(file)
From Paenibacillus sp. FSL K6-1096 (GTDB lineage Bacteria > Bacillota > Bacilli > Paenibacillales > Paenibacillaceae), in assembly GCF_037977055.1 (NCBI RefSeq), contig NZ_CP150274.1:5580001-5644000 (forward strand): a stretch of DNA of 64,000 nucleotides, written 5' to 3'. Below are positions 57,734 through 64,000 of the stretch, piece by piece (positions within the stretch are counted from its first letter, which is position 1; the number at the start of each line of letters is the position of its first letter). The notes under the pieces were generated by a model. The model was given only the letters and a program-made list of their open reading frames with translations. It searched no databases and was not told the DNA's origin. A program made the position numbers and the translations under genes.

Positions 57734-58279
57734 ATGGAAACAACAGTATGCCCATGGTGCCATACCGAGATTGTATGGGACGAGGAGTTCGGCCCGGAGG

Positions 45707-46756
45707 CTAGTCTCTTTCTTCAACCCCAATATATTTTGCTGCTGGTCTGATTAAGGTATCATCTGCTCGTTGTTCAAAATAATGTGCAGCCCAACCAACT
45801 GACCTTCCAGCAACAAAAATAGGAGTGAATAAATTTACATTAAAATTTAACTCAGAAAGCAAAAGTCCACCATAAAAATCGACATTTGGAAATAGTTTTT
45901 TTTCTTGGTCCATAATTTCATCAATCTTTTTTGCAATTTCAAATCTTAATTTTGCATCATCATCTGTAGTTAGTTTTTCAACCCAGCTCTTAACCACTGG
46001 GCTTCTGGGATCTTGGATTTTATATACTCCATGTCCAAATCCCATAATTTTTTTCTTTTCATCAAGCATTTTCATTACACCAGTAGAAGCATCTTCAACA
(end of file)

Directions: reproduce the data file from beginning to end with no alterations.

From Paenibacillus sp. FSL K6-1096 (GTDB lineage Bacteria > Bacillota > Bacilli > Paenibacillales > Paenibacillaceae), in assembly GCF_037977055.1 (NCBI RefSeq), contig NZ_CP150274.1:5580001-5644000 (forward strand): a stretch of DNA of 64,000 nucleotides, written 5' to 3'. Below are positions 57,734 through 64,000 of the stretch, piece by piece (positions within the stretch are counted from its first letter, which is position 1; the number at the start of each line of letters is the position of its first letter). The notes under the pieces were generated by a model. The model was given only the letters and a program-made list of their open reading frames with translations. It searched no databases and was not told the DNA's origin. A program made the position numbers and the translations under genes.

Positions 57734-58279
57734 ATGGAAACAACAGTATGCCCATGGTGCCATACCGAGATTGTATGGGACGAGGAGTTCGGCCCGGAGG

Positions 45707-46756
45707 CTAGTCTCTTTCTTCAACCCCAATATATTTTGCTGCTGGTCTGATTAAGGTATCATCTGCTCGTTGTTCAAAATAATGTGCAGCCCAACCAACT
45801 GACCTTCCAGCAACAAAAATAGGAGTGAATAAATTTACATTAAAATTTAACTCAGAAAGCAAAAGTCCACCATAAAAATCGACATTTGGAAATAGTTTTT
45901 TTTCTTGGTCCATAATTTCATCAATCTTTTTTGCAATTTCAAATCTTAATTTTGCATCATCATCTGTAGTTAGTTTTTCAACCCAGCTCTTAACCACTGG
46001 GCTTCTGGGATCTTGGATTTTATATACTCCATGTCCAAATCCCATAATTTTTTTCTTTTCATCAAGCATTTTCATTACACCAGTAGAAGCATCTTCAACA